New approaches used to reach the masses

Message bottles on the beach. Billboards for a fictional airline. Conspiracy theories, alternate-reality games, even ironic episode re-enactments using action figures — anything to help viewers find “Lost.”

“It’s a different kind of show, and it needed a different kind of marketing,” says Michael Benson, who with Marla Provencio forms ABC’s tandem of exec VPs of marketing. For the show’s 2004 launch, ABC topper Stephen McPherson “really pushed us,” Benson says, “to create a mystery around the program since the core essence of the program is the ultimate mystery.”

Head and heart went hand in hand as the pair plotted how to hype a show that was unlike anything seen before. Some viral elements grew directly from “Lost” storylines, like the message bottles dropped on East and West Coast beaches before the show aired, or the Oceanic Airline website built to look like the real thing.

“We liked the idea that ‘Lost’ is taking place in the real world,” Benson says, “that viewers want to believe there really are people lost on an island somewhere.”

ABC marketing had to keep viewers hooked. The Oceanic Web page idea morphed into a competing site claiming a conspiracy behind the plane crash; Find815.com was nominated for an interactive Emmy. The network posted Oceanic billboards in several international cities connected to series characters, then “vandalized” them with conspiracy claims.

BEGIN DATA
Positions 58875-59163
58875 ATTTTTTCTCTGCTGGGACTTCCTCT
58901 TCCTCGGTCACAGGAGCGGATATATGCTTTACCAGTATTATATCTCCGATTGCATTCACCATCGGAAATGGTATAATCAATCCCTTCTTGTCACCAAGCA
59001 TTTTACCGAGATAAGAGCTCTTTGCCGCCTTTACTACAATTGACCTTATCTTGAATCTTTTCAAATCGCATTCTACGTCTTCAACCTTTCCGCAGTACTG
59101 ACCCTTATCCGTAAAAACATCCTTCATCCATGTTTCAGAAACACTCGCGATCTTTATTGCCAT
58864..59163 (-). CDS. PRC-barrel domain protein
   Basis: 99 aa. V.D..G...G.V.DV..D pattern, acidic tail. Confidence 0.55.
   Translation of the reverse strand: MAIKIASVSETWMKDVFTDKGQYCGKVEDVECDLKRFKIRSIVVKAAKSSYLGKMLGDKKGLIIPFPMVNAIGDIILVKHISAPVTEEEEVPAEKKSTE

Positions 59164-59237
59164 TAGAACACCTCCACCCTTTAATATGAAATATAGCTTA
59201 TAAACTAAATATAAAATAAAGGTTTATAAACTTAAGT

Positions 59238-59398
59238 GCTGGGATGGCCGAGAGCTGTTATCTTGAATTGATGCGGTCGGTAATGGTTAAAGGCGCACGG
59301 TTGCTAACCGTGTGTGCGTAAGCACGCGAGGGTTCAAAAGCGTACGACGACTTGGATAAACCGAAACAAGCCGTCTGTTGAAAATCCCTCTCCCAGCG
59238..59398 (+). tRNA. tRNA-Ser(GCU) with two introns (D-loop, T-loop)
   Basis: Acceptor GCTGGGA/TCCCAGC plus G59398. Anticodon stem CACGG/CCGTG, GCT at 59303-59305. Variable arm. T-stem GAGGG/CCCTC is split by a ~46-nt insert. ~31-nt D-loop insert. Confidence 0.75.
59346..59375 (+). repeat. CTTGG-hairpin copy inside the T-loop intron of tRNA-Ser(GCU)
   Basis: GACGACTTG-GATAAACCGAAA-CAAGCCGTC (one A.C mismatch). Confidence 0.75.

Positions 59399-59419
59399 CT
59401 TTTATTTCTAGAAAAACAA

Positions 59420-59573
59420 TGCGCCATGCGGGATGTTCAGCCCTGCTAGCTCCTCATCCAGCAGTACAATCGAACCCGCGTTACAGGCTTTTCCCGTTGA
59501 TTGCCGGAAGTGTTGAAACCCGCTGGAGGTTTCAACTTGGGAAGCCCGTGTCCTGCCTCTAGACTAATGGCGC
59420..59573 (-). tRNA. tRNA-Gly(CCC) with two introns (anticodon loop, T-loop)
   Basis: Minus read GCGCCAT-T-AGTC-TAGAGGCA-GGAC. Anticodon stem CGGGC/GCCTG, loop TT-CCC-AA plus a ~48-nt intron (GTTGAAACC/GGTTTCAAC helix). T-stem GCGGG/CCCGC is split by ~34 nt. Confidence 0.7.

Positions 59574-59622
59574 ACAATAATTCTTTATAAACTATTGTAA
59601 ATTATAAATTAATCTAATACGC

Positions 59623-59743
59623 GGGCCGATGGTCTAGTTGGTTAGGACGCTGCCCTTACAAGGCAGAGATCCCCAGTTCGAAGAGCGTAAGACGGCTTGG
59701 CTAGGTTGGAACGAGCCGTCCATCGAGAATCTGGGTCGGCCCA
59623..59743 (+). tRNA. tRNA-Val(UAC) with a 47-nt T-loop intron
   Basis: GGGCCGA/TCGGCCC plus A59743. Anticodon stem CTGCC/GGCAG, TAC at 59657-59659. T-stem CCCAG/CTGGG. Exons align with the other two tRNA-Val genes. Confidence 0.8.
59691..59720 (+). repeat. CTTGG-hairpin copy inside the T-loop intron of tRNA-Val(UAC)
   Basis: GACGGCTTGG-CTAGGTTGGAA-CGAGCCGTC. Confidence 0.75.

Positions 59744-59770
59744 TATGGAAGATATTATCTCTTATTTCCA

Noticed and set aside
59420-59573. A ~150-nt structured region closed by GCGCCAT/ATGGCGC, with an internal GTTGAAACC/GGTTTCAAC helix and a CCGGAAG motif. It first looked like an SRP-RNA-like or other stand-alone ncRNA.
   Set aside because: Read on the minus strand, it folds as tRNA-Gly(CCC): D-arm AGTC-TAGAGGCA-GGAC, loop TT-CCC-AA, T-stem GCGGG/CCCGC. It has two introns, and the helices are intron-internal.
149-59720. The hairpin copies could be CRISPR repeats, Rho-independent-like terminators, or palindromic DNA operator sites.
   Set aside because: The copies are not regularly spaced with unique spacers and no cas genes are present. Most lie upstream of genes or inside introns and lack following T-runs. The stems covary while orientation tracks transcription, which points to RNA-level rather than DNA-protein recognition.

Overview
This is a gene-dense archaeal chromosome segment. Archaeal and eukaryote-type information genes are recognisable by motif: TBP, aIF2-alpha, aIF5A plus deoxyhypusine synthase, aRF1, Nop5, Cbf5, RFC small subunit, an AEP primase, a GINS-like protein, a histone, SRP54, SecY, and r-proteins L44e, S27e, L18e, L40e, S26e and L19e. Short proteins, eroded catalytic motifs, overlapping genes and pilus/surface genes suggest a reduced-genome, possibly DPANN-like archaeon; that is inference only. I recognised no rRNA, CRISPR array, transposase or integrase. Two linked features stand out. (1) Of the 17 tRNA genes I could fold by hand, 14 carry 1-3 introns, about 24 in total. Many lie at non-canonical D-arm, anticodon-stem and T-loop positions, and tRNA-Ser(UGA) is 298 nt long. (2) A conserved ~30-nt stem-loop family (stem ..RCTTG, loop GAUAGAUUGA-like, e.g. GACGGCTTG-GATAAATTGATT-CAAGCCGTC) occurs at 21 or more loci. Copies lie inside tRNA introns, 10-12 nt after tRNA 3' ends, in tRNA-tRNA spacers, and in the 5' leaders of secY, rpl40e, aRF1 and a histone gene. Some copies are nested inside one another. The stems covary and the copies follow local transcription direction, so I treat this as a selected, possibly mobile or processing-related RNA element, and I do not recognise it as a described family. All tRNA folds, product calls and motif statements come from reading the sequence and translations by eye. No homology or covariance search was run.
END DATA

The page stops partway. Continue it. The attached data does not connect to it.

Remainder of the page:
The island’s fictional Dharma Initiative recruited new workers through on-air spots and online pages, even setting up shop at Comic-Con. The novel “Bad Twin,” written by a “passenger” on the downed flight, was published without reference to the series. One brainstorm, the Promax Award-winning “Lost Experience” alternate-reality game, became almost too successful: Players proved so enthusiastic at deciphering clues that developers couldn’t provide new ones quickly enough.

ABC marketers even pounced on grumblings about the show’s plot complexity, creating “pop-up” repeat telecasts using onscreen factoids “to try to demystify it a little,” Benson says. It’s all designed to make “Lost” such a rich experience that viewers want more at the show’s announced 2010 conclusion after six seasons.

“It’s such a strong franchise, we want it to live beyond the finale,” says Provencio. In true “Lost” fashion, Benson adds cryptically, “Who knows? ‘Lost’ may come back, we don’t know, in another form. We’re here to grow it.”

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